• Didjits
  • Fuzzjob (Bam Bam-Touch and Go) 1986 
  • Hey Judester (Touch and Go) 1988 
  • Hornet Piñata (Touch and Go) 1990 
  • Full Nelson Reilly (Touch and Go) 1991 

Give a sarcastic kid a guitar and a mic, and watch out. This Champaign, Illinois trio blurts intelligent dumbness over thrashy midtempo rock with an above-average chordal backbone. Showing more enthusiasm than concern for musical precision, singer/guitarist Rick Sims praises “Wingtips” while poking fun at Jerry Lee Lewis and “California Surf Queen” on Fizzjob, co-produced by Iain Burgess. The album’s one-take roughness suits the off-the-cuff lyrics; while Sims’ rhythm guitar playing has room to develop, he does show plenty of hyperactive promise.

The Didjits ramped up the velocity, focus and ferocity for Hey Judester. Amid a sharply defined rock powerdrive (drummer/brother Brad Sims gets the most-improved star), Rick sings (the surly “Dad”), shouts (“Max Wedge”) and shrieks (a frantic freakout cover of Little Richard’s “Lucille,” to which he adds key-busting piano) increasingly demento lyrics. A powerful dose of Midwest madness (the fishing songs are priceless) that packs a serious punch. The CD contains Fizzjob as a bonus.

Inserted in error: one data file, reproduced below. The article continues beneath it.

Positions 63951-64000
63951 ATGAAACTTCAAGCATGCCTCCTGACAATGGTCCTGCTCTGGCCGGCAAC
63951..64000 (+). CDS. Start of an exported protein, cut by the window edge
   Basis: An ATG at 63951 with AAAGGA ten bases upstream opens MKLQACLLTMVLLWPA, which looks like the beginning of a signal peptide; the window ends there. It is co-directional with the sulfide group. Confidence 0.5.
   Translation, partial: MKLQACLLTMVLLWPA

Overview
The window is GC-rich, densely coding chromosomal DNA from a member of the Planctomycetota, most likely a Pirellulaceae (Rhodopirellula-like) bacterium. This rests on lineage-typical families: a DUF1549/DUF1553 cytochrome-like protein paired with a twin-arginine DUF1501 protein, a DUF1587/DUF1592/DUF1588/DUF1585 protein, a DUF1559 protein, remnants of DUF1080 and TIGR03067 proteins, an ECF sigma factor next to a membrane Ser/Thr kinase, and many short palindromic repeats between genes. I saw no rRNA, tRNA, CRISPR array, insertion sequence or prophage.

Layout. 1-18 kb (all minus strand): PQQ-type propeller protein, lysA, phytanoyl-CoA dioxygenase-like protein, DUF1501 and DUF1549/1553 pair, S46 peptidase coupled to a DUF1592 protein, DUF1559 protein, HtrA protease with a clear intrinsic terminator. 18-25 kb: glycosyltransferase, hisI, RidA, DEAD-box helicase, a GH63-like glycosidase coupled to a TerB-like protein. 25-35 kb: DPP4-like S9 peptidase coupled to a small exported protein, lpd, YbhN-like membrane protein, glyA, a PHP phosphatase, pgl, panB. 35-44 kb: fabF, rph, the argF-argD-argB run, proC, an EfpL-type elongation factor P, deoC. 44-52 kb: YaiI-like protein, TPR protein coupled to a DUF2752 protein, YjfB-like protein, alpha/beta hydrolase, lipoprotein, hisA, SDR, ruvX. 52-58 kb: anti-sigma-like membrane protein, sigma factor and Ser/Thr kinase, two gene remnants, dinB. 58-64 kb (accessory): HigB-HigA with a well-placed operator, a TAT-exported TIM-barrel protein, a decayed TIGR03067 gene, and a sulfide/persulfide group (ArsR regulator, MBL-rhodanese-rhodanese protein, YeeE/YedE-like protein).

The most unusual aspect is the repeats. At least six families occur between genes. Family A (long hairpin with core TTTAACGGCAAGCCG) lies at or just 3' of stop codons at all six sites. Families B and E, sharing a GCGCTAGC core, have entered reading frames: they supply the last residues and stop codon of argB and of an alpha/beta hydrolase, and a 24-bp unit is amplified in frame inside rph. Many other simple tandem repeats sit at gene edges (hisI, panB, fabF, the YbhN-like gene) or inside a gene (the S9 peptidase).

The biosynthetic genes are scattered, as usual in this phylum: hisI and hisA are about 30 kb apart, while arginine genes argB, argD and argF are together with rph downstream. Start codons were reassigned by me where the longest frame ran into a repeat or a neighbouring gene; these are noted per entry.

Hornet Piñata is a slamming melody-rock LP that — except for the vocals — belies the Didjits’ jokey beginnings. Sims’ decisive guitar work shoots spears with stunning velocity and intensity as the pounding rhythm section deftly keeps pace. While most of the blitzed-out songs concern automotive topics (from “Evel Kneivel” to “Gold Eldorado”), the ‘Jits stop to cover the MC5 (“Call Me Animal”) with considerable skill and Jimi Hendrix (“Foxey Lady”) with, er, enthusiasm (and car sounds).

[Ira Robbins]